The Malta Independent 21 September 2019, Saturday

Church school teaching practice an ‘amazing’ experience, says transgender woman

Rebekah Cilia Monday, 9 September 2019, 09:41 Last update: about 10 days ago

A transgender woman described her experience teaching in a church school, as part of her university course, as “amazing” and said she did not have any negative experiences with either staff or students.

Amanda Cossai, 27, who started her transition into a woman two and a half years ago, said that “at first it was scary,” knowing she was being sent to a church school to complete her teaching practice.

At first, she was more worried about the staff than the student’s reaction, Amanda said in an interview with The Malta Independent. The staff were told beforehand that Amanda was transgender but when she got there they assured her that they want to take this as an opportunity to present something new to the students.

During her transition, Amanda said she felt she needed a complete change. She used to work in marketing before but now she is reading for a Masters in Teaching. She felt unhappy in her marketing job and wanted a job involving direct contact with people, having a direct effect on the person.

During her teaching practice, Amanda taught children aged 13 to 14 in the subjects related to business, including accounting and economics.

When you consider religious teachings, they always call for respect for one another, even for those who are different, Amanda said. Church schools, however, she noted, tend to lack diversity in terms of the students’ and staff’s backgrounds, who are not exposed to different cultures and people like her.

This school, however, wanted someone there to show the students and staff that being different is ok.

The students were very welcoming, Amanda noted, having decided prior that she would be open with them about being transgender from the first day she met them.

“It was the first thing I told them when I walked into the class. There was complete silence, I never heard that level of silence again,” Amanda said with a laugh. “I think they respected me a lot more being upfront.”

Amanda felt that if she had kept it hidden, she would not have built the same level of trust with her students. She also felt being upfront was important because students that age would have talked between themselves, asking if she was a man or woman.

“I wanted to show them that whatever they say would not bother me. I wanted to own my identity and I think it was very effective.”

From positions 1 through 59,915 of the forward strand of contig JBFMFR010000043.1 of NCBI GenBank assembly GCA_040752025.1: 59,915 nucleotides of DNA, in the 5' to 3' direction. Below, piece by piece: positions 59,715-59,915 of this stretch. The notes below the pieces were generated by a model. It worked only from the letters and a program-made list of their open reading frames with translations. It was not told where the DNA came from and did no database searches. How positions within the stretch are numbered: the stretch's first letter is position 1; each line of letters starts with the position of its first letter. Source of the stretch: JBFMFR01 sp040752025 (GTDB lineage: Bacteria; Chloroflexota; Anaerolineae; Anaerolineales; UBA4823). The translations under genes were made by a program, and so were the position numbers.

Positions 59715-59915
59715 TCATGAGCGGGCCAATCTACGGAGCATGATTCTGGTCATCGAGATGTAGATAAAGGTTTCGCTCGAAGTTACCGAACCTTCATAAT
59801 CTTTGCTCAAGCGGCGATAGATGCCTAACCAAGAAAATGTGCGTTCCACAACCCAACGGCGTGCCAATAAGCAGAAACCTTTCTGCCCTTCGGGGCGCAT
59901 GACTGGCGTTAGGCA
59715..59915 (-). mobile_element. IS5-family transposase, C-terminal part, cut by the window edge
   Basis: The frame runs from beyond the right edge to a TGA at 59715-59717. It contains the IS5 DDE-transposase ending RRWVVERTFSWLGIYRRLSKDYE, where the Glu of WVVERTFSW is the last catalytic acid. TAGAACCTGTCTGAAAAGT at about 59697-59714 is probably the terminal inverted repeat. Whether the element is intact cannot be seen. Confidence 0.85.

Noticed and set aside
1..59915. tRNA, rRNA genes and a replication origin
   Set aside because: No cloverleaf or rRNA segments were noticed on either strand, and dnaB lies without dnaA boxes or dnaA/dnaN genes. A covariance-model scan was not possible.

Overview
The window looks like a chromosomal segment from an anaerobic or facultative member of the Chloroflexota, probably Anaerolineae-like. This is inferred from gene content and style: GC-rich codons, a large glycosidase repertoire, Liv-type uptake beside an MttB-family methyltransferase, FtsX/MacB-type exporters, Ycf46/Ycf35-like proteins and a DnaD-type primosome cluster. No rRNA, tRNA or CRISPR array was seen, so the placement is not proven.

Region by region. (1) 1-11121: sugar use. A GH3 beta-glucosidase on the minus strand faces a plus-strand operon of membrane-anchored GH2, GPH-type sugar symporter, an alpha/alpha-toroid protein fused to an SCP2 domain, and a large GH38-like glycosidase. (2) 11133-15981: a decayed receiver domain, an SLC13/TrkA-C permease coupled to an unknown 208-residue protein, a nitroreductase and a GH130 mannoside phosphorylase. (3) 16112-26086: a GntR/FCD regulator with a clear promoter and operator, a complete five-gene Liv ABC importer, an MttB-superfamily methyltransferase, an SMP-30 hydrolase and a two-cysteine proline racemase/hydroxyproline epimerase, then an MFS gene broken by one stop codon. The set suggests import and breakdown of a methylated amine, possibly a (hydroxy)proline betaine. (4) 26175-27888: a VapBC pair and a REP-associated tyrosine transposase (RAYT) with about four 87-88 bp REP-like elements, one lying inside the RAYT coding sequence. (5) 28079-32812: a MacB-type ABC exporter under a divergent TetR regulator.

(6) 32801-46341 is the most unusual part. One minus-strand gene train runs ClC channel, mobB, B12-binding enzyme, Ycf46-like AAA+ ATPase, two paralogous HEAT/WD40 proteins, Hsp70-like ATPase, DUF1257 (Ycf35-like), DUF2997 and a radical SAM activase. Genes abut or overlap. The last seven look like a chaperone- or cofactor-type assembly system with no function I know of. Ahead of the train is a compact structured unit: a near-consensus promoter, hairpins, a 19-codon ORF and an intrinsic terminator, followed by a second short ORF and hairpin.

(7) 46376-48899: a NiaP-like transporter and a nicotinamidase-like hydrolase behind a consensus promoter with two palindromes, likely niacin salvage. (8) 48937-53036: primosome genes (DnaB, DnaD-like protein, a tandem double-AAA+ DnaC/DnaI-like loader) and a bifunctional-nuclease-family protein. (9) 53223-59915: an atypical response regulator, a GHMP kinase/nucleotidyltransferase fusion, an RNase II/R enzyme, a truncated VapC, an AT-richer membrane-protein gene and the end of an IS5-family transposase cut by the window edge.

When asked if the students asked her any questions, Amanda said not really, but they did end up talking about LGBT related subjects. She did comment that one of the students asked her what her name was before transitioning, which Amanda felt was too personal and did not want to answer.

She said that the question was probably innocent as the students are young and “it is something they will learn.” However, it did show that they took an interest.

At the end of her teaching practice, Amanda asked for feedback from the students and some did comment that they appreciated her being so open and someone even mentioned that they had an LGBT family member and that now they could relate better to them.

Students parents was more of a worry for Amanda as she says young people are more accepting. “I think it depends on the way you present yourself,” she added, saying that if you come across as a serious person then there should not be problems.

She does admit there could be parents who may be completely against the idea of their children having a transgender teacher but she says her goal is to change people’s perception, although teaching her subjects remains her priority.

Based on her experiences, Amanda does not fear discrimination when it comes to applying for a job, saying that she owns her identity and she has no problem answering any questions. She does admit though, that church schools might be a bit more difficult to get into.

Although her experiences have been positive, she does have friends in the LGBT community who have worked in church schools who had “horrible” experiences. Amanda adds, although discrimination might be a worry for some, she would anyway not want to work in any place she was not accepted.

One issue Amanda did face was when applying for University because she had not officially changed her name on her ID card. She spoke to people in charge but was told nothing could be done.

Her original name was used on all official University papers and attendance sheets which made her a bit “uncomfortable” because “you are forced to out yourself”. It was confusing even for lecturers because they would see her name on the attendance sheets but she was presenting herself as a woman.